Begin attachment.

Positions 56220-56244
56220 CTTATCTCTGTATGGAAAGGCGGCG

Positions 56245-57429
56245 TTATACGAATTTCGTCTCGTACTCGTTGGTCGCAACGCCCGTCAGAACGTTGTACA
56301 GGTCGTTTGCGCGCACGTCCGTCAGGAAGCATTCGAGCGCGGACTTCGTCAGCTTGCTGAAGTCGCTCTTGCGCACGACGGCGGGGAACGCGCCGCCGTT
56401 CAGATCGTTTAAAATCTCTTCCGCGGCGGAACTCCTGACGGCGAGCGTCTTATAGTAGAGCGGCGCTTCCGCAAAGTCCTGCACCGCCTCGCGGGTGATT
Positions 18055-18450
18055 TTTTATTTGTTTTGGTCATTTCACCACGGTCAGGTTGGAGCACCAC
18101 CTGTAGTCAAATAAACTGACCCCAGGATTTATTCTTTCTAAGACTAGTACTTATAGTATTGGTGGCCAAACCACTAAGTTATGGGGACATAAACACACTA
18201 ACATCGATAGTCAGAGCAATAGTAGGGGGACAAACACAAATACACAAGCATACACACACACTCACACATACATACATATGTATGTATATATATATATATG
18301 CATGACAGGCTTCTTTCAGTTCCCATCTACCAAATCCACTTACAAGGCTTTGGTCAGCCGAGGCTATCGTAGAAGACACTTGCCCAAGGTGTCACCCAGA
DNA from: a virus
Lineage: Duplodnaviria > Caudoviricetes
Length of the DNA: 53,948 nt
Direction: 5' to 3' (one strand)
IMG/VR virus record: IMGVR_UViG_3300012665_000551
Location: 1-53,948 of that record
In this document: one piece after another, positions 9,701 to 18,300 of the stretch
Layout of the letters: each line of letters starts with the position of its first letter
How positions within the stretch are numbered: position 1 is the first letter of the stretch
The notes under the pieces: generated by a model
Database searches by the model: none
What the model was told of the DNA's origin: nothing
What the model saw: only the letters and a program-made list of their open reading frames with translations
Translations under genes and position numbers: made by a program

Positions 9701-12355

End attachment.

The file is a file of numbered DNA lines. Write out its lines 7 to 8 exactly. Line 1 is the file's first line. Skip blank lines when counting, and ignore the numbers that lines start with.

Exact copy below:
Positions 18055-18450
18055 TTTTATTTGTTTTGGTCATTTCACCACGGTCAGGTTGGAGCACCAC